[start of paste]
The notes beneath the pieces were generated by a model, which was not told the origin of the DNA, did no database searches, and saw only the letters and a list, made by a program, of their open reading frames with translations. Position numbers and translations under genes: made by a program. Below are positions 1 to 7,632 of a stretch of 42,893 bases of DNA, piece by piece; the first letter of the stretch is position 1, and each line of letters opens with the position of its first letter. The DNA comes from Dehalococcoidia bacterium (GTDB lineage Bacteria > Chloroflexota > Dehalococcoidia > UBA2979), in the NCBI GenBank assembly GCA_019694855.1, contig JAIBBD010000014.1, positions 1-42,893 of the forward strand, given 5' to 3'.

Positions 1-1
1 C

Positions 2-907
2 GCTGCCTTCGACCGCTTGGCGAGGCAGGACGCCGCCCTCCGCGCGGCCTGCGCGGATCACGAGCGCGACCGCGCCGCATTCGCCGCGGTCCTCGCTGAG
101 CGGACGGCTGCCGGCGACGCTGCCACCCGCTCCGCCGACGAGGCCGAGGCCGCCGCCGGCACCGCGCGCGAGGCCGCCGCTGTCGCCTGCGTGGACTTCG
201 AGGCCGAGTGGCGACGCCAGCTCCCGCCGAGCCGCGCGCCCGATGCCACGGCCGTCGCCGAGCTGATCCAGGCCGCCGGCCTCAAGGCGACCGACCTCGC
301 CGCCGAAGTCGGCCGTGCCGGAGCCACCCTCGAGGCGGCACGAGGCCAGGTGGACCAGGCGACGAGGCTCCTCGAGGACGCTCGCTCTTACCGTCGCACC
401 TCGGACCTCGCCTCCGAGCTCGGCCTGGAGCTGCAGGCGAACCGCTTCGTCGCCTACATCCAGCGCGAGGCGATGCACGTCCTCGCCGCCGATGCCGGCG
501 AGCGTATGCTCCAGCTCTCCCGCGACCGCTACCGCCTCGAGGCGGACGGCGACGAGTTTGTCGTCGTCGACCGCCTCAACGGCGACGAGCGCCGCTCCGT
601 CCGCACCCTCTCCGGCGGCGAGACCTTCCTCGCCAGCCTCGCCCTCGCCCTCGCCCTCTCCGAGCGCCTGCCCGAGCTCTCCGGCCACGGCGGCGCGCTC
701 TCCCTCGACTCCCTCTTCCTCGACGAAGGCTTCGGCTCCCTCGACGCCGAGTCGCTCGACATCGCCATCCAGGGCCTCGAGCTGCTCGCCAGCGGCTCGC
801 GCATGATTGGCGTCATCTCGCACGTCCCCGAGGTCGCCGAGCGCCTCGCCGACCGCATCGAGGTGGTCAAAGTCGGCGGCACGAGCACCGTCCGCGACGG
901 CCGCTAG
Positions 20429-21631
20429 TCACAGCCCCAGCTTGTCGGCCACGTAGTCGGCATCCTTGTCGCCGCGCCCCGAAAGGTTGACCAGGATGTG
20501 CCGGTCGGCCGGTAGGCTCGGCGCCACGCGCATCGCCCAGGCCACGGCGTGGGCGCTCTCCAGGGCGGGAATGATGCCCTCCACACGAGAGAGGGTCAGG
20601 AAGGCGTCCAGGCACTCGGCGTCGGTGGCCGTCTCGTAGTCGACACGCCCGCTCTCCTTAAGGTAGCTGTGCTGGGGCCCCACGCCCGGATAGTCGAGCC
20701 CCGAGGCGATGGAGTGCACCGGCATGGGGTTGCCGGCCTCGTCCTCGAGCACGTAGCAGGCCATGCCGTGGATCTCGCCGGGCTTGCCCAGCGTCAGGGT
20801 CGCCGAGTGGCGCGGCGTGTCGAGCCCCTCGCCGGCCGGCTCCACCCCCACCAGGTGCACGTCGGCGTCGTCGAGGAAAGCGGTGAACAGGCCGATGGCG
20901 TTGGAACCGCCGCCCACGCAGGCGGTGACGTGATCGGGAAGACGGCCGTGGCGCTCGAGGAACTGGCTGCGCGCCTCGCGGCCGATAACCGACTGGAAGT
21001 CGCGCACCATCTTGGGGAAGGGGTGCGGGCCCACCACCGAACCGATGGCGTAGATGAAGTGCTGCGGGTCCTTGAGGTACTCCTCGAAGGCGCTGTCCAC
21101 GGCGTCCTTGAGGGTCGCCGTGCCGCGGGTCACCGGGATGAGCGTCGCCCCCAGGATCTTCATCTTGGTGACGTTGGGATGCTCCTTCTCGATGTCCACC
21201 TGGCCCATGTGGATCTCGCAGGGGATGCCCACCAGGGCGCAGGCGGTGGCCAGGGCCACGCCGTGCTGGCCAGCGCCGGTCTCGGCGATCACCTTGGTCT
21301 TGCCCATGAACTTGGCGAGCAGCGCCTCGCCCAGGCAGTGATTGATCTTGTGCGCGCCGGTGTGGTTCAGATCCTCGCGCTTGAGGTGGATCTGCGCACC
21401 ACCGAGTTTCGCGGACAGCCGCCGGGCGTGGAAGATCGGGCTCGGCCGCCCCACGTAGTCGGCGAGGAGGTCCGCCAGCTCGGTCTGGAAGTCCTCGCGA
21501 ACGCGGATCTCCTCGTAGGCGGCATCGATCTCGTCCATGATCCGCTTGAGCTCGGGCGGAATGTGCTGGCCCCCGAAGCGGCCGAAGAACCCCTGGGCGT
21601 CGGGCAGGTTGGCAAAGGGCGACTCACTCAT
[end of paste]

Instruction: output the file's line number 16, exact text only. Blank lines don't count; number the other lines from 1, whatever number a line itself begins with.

20429 TCACAGCCCCAGCTTGTCGGCCACGTAGTCGGCATCCTTGTCGCCGCGCCCCGAAAGGTTGACCAGGATGTG